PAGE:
Cancer kills 8.2 million people around the world each year. A staggering half a million of these deaths happen in India alone.1
The second most populated country in the world, India is currently seeing a wide disparity between patients and access to appropriate care. Many of India’s cancer deaths could be prevented, if only diagnoses didn’t occur so late: 70 to 80% of India’s cancer cases are diagnosed too late, and this is mainly down to a lack of facilities.2
In the South Indian region of Tamil Nadu, deaths from cancer are the seventh highest in the whole country.
Cancer arises when cells in the body begin to divide erratically. Tumors can occur anywhere in the body and there are several different types of tumor. This means that a wide array of equipment, resources and expertise are needed to give patients the most accurate diagnosis possible.
Until now, patients in Madurai and the 13 southern districts of Tamil Nadu have had to travel as far as Chennai or Coimbatore to find the care they need, at great cost. A study done by one of India’s premier medical institutes showed that patients undergoing radiation therapy spend only 41% of their total cost on medical expenses with the rest, 59%, going on transportation and lodging.3
A new, one-stop cancer treatment facility opened in Madurai on March 26th will bring all elements of cancer care under one roof, and save patients hundreds of miles in trips to other cities.
“We are proud to be associated with Vadamalayan Hospital and bring access to world-class cancer care to the people of South Tamil Nadu,” said Milan Rao, President and CEO, GE Healthcare, South Asia and India.
“At GE we have moved from being a medical equipment provider to a complete solutions provider. We are partnering with Indian healthcare providers to standardize protocols and develop complete cancer care, thereby elevating standard of care.”
PET/CT (Positron Emission Tomography/Computed Tomography) works by combining two different imaging techniques to obtain a 2D or 3D image of a patient’s internal anatomy and metabolism. Doctors can get a clear view of tumors and how active they are.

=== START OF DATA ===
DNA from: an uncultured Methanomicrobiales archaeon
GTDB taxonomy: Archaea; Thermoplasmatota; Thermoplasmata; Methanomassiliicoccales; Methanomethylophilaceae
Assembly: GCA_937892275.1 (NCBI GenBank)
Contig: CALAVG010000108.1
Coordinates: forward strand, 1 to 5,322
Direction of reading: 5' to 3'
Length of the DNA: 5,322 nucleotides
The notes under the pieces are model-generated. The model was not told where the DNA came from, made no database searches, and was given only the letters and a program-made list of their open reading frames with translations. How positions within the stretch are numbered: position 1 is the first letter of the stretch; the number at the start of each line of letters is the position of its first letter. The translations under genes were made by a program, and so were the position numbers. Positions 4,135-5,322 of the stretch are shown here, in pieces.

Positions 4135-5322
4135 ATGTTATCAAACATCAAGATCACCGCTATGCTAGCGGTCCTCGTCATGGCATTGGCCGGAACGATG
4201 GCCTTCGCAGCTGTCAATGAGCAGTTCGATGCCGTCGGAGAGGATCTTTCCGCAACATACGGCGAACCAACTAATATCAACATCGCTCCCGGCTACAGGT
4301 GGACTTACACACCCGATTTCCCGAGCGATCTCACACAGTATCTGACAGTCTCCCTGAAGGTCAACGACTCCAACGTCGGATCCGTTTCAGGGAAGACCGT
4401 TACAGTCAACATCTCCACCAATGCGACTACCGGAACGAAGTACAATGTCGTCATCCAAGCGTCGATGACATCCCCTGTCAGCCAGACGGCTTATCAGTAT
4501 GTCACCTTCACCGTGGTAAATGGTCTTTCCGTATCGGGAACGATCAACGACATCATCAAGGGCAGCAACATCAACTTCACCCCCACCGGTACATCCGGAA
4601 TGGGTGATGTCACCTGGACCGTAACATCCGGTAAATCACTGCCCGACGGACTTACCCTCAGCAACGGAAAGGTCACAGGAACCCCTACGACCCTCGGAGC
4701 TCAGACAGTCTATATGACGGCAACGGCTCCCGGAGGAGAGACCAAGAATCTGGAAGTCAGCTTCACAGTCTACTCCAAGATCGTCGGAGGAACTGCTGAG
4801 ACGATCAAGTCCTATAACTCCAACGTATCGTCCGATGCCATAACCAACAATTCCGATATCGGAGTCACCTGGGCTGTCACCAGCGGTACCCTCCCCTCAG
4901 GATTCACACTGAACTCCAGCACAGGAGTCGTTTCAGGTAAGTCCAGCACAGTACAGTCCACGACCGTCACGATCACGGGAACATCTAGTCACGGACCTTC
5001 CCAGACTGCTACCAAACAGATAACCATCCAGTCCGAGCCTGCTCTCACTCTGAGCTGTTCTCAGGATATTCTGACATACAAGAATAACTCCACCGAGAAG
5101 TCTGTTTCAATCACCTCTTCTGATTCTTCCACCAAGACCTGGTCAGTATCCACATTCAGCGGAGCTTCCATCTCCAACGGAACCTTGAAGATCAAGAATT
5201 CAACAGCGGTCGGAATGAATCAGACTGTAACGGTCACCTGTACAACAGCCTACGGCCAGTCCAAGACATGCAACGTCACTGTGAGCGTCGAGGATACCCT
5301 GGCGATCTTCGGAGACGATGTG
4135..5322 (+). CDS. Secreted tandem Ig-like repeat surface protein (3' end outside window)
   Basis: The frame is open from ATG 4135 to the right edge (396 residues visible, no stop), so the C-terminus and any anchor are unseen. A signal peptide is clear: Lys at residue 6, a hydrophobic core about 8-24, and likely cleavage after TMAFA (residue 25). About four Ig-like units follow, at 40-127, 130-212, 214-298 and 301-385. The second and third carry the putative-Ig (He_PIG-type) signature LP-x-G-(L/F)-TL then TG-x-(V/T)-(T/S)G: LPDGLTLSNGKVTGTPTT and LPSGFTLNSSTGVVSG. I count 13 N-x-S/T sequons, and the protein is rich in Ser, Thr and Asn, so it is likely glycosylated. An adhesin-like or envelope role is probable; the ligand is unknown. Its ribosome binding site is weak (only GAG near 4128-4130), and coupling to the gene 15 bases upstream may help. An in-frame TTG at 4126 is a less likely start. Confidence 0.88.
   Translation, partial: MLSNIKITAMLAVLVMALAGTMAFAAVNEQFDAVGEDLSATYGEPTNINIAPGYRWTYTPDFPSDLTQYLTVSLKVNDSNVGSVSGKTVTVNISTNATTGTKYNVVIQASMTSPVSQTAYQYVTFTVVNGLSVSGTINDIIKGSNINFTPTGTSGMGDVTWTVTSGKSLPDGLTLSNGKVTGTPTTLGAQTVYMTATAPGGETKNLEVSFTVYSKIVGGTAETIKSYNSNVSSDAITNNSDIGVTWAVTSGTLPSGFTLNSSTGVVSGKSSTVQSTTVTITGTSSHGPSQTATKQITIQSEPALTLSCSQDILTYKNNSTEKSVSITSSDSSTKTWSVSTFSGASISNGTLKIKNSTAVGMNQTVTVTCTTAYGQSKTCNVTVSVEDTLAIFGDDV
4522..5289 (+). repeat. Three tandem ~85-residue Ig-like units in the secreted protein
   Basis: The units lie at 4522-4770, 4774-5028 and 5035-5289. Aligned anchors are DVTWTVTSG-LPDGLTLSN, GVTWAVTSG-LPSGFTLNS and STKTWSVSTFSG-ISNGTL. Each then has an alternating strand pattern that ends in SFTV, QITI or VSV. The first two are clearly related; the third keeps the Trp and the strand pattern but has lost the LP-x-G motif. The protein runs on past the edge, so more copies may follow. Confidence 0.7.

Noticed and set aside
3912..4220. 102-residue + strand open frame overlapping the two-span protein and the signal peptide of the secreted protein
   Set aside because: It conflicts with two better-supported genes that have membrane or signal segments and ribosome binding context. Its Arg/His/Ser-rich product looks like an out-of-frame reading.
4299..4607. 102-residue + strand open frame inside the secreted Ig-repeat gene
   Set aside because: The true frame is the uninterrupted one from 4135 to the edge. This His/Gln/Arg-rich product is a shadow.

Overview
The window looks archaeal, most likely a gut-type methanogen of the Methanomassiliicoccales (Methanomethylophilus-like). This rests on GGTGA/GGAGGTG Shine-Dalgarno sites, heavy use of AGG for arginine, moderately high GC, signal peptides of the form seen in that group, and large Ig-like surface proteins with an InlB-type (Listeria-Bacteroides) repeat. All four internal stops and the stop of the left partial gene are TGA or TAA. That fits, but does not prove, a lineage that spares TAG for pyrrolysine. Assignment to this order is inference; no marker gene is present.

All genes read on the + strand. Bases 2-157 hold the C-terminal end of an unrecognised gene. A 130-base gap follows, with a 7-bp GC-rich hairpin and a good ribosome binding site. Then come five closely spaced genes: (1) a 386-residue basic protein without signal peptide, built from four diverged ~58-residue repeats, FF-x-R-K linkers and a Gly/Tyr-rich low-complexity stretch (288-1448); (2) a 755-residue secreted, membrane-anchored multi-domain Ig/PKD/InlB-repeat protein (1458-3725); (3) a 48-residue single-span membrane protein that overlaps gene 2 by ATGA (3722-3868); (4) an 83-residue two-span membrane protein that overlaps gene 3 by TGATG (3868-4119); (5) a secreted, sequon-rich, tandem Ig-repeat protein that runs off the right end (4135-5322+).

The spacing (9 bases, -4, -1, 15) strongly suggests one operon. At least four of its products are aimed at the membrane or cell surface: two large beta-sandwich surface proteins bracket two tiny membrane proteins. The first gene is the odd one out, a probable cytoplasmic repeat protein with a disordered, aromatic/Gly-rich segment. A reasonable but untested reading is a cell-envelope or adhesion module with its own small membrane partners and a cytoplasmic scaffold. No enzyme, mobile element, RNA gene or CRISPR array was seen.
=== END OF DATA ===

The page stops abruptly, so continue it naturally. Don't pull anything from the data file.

Not only does this give healthcare providers the ability to spot smaller lesions than they would using any other technique, but also the ability to accurately determine whether a patient is responding to current treatment.
Unlike care models more typical to western countries, the center in Vadamalayan Hospital operates with an out-patient department model. This means that patients can be seen without necessarily needing to be formally hospitalized, giving the center the flexibility it needs to operate in an area like Tamil Nadu where the ability to quickly come and go is important to many.
The center also includes a chemotherapy facility, Magnetic Resonance Imaging (MRI), and a SPECT gamma camera, and a linear accelerator, used to deliver specialized radiation therapy, especially in cervical and prostate cancer.
“There are a significantly high number of people with Cancer in India who report for treatment at a very late stage. We also know that cancer patients don’t always respond to their initial course of treatment,” said Dr D. David Praveen Kumar, MD, DM, a leading Medical Oncologist at Vadamalayan Hospital. “It is thus critical that clinicians are armed with the latest and most advanced medical technologies to accurately determine whether or not a patient is responding to treatment. Imaging technologies like PET/CT helps reveals both anatomical and physiological features thus helping doctors understand the condition better, take more informed decisions and deliver better patient care.”
The center will revolutionize the way cancer care is delivered to people of Madurai and South Tamil Nadu districts, bringing world-class treatment closer to them and making the overall cost of their treatment affordable. The sooner patients can be diagnosed and treated, the better chance we will have at defeating the disease.